Or, is this a sign that India is finally being dragged to its long-promised e-commerce dawn? Why long-promised? Because the percentage of all sales served up by ‘organised’ retail, i.e. ‘non-mom-and-pop’ stores—considered by some a measure of a country’s modernity—is pretty low here. India distinctly lags behind with a tiny 3 per cent compared to its sibling rival China at 13 per cent and Western nations at 50 per cent. And why dragged? Because the infrastructure that would have naturally fostered e-commerce was slower in coming than was possible: companies providing reasonably priced broadband access and widespread credit and debit card availability were just looking the other way. And all this when the rest of the world was transitioning to a new online economy that reshaped how we shopped.
I should know; it was on Independence Day 1998 that I grandly declared at a press conference to an audience of puzzled journalists that Indian consumers could now simply sit at their PC and “choose from over 40,000 music titles, 100,000 books online with discounts up to 40% or make bookings of high-quality affordable hotels”. In the following years, only a few of us were plucky enough to battle through the narrow broadband user-base, the poor credit card penetration and the steeply depreciating rupee that made computers increasingly out of reach for the population. The Indian market seemed impossible to conquer. Even a cash-on-delivery payment system we launched in 1999 appeared to be of no avail.
What woke up a somnolent Indian e-commerce industry that the rest of us had just about given up on was an opportunistic clutch of US private equity funds led by Tiger Global. They had the vision to note that a consumer e-commerce market could be created in India because the country had a per capita consumer expenditure roughly equal to the levels of Brazil and China, where e-commerce was healthily flourishing. Since then, this group has invested large dollops of capital—about $2.5 billion or Rs 15,000 crore in 2012 and 2013—into dozens of Indian e-commerce startups. In their attempt to create at least one or two e-commerce companies that could make it to an IPO in the New York stockmarkets, these investors have encouraged the ones who were idly lagging behind in India to run along with the ones that did manage to forge ahead. And they wanted to do so before the current euphoria about Asian e-commerce triggered by the impending IPO in New York of China’s e-commerce company Alibaba fades away.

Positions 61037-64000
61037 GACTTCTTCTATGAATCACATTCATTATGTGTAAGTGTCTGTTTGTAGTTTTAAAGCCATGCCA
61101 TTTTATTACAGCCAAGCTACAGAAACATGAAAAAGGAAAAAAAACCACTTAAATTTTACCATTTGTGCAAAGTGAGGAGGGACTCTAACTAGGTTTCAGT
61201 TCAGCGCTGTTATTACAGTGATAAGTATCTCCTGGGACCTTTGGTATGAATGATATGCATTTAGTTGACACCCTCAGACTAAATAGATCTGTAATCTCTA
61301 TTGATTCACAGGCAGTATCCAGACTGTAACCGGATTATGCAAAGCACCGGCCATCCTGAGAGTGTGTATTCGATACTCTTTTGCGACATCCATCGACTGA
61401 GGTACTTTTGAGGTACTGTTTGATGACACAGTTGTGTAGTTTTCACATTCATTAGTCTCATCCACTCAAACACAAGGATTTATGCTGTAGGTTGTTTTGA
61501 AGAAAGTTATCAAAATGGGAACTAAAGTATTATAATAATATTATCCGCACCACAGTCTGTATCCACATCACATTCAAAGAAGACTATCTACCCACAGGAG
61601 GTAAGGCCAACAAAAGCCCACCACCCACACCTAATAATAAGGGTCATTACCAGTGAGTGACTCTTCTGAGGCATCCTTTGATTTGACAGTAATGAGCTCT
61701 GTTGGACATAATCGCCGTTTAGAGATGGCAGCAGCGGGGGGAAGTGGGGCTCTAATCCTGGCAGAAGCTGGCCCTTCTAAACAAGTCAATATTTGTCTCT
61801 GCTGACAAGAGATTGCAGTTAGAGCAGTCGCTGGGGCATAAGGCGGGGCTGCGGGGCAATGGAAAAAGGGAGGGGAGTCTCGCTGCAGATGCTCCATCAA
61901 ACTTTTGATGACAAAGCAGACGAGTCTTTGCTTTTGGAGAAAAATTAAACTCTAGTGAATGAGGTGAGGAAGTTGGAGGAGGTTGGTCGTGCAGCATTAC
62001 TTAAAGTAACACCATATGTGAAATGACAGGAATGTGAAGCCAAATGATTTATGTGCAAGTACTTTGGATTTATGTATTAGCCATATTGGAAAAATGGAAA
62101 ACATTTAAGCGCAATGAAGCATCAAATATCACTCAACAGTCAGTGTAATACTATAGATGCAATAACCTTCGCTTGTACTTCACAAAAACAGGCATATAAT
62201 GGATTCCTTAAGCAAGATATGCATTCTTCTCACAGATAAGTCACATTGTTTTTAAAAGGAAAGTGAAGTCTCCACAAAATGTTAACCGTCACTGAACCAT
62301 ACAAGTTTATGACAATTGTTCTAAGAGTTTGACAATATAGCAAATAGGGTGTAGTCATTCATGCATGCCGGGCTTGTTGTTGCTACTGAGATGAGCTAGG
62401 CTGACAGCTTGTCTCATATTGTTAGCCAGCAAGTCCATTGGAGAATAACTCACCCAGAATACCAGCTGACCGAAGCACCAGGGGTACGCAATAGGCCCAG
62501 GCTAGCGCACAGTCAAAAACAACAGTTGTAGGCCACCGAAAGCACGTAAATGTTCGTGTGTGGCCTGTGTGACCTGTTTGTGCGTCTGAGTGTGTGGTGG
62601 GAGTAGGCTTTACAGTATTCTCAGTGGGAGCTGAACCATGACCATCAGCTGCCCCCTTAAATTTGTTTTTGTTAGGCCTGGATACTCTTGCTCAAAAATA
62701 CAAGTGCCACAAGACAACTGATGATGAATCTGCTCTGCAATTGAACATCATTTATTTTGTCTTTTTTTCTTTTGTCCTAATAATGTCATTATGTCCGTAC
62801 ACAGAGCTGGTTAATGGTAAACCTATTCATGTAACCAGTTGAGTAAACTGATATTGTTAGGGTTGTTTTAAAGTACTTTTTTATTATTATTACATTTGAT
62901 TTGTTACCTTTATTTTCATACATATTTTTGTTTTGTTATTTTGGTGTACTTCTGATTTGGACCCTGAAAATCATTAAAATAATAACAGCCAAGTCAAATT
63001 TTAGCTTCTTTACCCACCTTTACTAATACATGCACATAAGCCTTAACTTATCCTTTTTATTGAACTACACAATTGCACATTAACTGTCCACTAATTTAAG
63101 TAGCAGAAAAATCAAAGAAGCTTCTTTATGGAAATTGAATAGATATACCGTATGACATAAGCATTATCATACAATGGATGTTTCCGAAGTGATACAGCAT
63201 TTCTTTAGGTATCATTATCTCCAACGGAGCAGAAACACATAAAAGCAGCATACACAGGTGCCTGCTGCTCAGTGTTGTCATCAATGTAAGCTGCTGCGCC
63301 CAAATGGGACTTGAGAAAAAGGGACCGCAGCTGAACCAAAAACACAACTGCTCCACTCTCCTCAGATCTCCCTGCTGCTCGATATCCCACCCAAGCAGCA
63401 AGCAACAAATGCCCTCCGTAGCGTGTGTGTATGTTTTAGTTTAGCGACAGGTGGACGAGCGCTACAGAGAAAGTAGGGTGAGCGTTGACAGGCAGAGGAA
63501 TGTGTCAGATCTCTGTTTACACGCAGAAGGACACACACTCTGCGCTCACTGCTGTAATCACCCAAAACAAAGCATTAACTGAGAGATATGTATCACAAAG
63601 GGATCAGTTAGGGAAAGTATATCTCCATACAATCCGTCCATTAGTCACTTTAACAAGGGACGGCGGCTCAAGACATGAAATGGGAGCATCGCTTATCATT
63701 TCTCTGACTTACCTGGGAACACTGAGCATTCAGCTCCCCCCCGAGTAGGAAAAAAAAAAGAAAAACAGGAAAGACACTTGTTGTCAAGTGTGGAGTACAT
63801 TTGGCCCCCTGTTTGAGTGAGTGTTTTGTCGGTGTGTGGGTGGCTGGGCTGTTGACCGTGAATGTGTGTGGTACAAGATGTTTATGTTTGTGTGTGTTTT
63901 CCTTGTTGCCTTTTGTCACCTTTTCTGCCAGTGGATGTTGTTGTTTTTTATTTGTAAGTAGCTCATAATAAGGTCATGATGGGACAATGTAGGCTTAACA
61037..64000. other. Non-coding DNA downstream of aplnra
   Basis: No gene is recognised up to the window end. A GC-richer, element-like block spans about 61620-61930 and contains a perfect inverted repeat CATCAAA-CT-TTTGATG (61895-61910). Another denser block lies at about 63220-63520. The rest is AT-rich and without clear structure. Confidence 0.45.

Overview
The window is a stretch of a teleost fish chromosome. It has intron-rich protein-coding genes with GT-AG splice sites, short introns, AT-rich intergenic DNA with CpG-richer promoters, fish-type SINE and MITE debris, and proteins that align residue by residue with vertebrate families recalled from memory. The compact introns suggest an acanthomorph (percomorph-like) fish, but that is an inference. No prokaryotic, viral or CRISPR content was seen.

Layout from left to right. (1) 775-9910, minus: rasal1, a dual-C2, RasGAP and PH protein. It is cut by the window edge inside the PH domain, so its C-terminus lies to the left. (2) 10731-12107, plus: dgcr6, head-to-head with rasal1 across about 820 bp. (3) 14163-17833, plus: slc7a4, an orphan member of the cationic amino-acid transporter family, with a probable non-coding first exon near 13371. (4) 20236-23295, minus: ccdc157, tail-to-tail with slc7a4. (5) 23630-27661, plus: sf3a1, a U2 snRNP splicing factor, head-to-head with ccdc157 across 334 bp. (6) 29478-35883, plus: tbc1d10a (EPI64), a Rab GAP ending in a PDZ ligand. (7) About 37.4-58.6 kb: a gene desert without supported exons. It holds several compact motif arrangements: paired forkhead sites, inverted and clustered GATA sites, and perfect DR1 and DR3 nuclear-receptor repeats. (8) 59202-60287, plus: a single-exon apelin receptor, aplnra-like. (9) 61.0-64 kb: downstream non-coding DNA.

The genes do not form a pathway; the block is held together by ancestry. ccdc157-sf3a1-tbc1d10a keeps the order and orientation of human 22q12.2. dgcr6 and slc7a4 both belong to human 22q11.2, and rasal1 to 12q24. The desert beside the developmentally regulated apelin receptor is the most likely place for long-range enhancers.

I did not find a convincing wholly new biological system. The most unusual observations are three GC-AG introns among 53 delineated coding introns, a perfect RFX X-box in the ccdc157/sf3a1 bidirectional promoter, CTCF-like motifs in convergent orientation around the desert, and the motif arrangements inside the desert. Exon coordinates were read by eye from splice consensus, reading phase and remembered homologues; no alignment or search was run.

Alibaba! Its annual revenues are estimated at $248 billion, about three times that of eBay and two-and-a-half times Amazon’s. Alibaba is also hugely profitable; its profit in a recent quarter was in excess of a billion dollars, unlike Amazon which reported a loss. The investors who have been financing, merging and shaping India’s new e-commerce startups are betting on the premise that, if China can produce an Alibaba with an expected market value of $170 billion when it does its IPO, India definitely should be able to produce at least one or two with a market value of $5 billion. There are many reasons why India may go China’s way in its adoption of e-commerce. Organised retail companies that have the scale, management expertise and the information technology to deliver consistently high quality and low-cost goods have never found a foothold in China or in India. In China, for instance, such large retailers’ reach is a mere 10% and it is even less in India. On the other hand, the internet reaches more than half of China’s population, so selling things online in China makes perfect sense. While the internet in India only reaches 11% of its population today, the fact that experts expect it to get to 25% in the next few years makes a scenario where more than a handful of multi-billion dollar e-commerce players emerge from India in the near future easily imaginable.
(Ajit Balakrishnan, founder and CEO, Rediff, is the author of The Wave Rider, A Chronicle of the Information Age; his email ID is email@example.com)
Thank you to all those who have taken the trouble to read the article and share their thoughts. Out of the arguments made here, there are two that perhaps need answering. So here they go.
1. The first part of the article compares outcomes (relative percentages of population of the religions concerned) irrespective of the process that led to those outcomes - whether immigration, relatively faster population growth or conversions. This was for two reasons. One, to put the figure of 2.3 per cent in "numerical perspective", as the article itself explained. The second reason was that outcomes are ultimately what the crux of debate is about. The rest of the article in any case dealt with process - or conversions in this case, from both a contemporary and historical perspective.
2. Some commenters have tried to cast doubts on the reliability of Census 2001. Those who do this should bear in mind that Census 2001 was conducted by a BJP government. Considering the extreme importance that BJP gives to this issue, it would be reasonable to expect that IF it had perceived a problem with the methodology that was distorting the numbers, it would have fixed it. As the article mentioned, BJP or BJP-supported governments have been in power for 10 of the last 40 years, or about a quarter of the time, and the only reasonable conclusion one can arrive at is that any misreporting of numbers, real or perceived, would be marginal and hence, not of importance.
To all other arguments made, my answer is the following: Please read the article again, with particular focus on the quotations of Vivekananda and Monier Williams, and the history of the missionary efforts in Bengal and their outcome.
"We do need CEOs like AJIT BALAKRISHNAN who genuinely honor the LOYALTY of inititial users and go out-of-the-way to help them out,"
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